When a relationship ends, emotions run high. If you don't have emotional support, the strain of separation can feel overwhelming. Conflict with your spouse is not only painful, it can also slow negotiations and make your legal costs soar.
Conflict also hurts children. Research confirms that it is the emotional distress, and not divorce itself, that damages children. If you have children, Divorce Coaches can help you protect them from this risk.
Lawyers are not trained to give you emotional support, to help you resolve conflict or to give you advice about parenting. This is why most Collaborative Divorce Vancouver Society lawyers recommend including Divorce Coaches on the Collaborative Team.
While many couples enter the Collaborative Divorce process by contacting a Family Lawyer, you can also begin by contacting a Divorce Coach. If you feel overwhelmed, a Divorce Coach can help you create a plan for how to move forward in the separation process.
Divorce Coaches are with you every step of the way. They help you communicate your needs, move through tough emotions and create a positive and sustainable plan for your family's future.
All Divorce Coaches are certified mental health professionals with special training in Collaborative Divorce. They understand family dynamics and know how to support you through the emotional roller coaster of separation.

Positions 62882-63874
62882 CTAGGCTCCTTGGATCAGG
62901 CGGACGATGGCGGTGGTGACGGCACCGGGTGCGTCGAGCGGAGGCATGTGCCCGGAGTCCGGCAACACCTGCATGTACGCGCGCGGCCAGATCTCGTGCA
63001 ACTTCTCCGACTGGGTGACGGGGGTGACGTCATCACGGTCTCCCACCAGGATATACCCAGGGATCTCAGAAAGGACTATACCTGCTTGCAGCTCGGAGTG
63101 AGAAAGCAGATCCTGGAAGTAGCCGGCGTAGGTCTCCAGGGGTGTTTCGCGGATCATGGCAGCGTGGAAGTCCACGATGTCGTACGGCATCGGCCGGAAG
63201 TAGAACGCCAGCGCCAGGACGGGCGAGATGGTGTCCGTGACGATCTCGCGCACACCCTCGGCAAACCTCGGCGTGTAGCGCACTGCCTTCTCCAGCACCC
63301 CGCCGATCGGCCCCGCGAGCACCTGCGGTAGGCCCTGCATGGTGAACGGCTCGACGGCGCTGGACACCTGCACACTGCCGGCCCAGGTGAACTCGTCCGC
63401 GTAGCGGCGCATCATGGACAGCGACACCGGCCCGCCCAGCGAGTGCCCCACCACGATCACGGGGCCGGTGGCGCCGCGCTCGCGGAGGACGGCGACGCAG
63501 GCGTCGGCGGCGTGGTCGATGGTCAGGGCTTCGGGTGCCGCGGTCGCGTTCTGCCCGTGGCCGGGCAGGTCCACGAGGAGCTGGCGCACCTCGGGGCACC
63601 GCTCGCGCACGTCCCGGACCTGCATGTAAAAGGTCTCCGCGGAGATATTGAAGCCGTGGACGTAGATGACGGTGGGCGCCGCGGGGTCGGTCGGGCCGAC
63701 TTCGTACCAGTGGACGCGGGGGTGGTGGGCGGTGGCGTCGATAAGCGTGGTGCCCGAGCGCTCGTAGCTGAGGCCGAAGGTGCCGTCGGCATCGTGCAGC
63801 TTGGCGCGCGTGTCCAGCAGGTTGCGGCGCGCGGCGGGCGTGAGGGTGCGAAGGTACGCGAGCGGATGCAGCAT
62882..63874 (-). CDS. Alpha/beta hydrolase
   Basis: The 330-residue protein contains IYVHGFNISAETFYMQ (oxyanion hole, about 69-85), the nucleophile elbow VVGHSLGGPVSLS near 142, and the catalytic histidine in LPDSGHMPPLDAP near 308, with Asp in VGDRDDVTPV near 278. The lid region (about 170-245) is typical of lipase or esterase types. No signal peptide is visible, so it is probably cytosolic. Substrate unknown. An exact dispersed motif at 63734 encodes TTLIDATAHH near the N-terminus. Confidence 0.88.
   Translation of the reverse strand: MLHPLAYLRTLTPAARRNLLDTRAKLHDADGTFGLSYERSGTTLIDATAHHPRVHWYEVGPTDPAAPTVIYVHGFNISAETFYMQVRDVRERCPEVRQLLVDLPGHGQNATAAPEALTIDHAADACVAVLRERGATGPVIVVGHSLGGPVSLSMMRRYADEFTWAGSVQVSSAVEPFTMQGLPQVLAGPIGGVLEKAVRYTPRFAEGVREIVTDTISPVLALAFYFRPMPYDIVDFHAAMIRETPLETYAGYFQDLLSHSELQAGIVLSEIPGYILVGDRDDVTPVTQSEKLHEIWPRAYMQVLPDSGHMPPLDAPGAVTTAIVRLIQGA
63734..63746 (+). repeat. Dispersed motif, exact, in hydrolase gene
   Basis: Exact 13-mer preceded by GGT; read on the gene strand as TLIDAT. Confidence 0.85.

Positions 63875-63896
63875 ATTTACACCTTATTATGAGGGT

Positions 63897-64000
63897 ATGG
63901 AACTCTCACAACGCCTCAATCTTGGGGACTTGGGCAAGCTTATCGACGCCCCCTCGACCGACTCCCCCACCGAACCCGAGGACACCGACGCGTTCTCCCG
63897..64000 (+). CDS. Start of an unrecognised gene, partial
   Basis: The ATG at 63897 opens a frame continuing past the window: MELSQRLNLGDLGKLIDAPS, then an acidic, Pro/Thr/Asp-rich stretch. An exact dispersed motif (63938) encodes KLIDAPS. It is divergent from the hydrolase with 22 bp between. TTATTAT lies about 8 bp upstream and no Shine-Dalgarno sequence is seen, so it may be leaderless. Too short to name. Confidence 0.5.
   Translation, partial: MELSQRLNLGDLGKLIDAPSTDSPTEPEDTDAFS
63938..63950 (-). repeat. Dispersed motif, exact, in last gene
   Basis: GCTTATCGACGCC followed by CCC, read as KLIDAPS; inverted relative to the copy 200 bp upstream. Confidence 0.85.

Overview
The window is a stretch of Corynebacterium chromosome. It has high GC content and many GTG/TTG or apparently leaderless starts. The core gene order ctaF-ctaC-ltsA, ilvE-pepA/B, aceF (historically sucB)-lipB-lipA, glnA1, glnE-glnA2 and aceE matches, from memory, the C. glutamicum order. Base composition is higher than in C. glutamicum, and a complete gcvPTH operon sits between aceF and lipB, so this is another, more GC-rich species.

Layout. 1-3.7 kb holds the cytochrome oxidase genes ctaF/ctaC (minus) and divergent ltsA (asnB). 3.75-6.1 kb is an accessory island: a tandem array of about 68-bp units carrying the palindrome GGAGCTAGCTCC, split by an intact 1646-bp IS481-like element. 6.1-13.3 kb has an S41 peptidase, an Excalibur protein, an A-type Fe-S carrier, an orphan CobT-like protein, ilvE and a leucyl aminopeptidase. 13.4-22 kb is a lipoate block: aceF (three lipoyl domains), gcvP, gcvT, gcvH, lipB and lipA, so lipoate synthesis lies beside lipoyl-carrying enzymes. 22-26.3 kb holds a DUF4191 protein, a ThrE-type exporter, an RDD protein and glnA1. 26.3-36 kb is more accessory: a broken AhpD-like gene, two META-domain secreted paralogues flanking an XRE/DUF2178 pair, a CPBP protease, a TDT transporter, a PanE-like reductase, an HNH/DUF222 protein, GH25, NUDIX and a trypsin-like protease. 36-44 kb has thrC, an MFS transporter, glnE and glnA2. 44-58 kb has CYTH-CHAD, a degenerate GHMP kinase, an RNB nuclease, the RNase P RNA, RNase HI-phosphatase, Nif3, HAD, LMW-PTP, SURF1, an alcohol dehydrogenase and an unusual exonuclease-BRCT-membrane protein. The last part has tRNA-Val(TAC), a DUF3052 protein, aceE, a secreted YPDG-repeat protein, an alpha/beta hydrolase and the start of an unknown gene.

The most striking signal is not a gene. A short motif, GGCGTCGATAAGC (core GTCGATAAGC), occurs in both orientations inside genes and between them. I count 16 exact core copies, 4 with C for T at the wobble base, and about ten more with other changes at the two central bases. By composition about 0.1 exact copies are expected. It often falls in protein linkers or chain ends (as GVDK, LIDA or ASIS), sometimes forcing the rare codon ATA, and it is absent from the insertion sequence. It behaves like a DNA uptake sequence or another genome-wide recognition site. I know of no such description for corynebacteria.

Typically, you and your spouse or partner will each have your own Divorce Coach. They will be your guides and counsellors through the whole separation process until you reach an agreement.
"I've had clients come through Collaborative Divorce Coaching and tell me 'I didn't ask for this divorce, but I'm a better person than I was before.' They feel grateful because the process has moved them along their personal path. They haven't just survived divorce, they've healed."- Sony Baron, MA, RCC, Baron Counselling
Divorce Coaches create a safe, trust-based environment in which they help you:
If you and your partner or spouse share children, a primary goal for your Divorce Coaches is to help you draft a co-parenting plan that will work for your whole family after divorce.
This priority is affirmed by British Columbia's new Family Law Act, which says that the ideal for separating parents is to "create parenting arrangements ... in the best interests of the child."
If you're struggling to know what's best for your children, your Divorce Coach can bring a Child Specialist onto your Collaborative Team. The Child Specialist meets with your children to assess their needs and give them a voice. Then they share the children's needs with you and your team so you can create a co-parenting plan that truly is in your children's best interests.
When you enter the Collaborative Process, you are asked to sign a Participation Agreement with your Divorce Coach. By signing, you agree: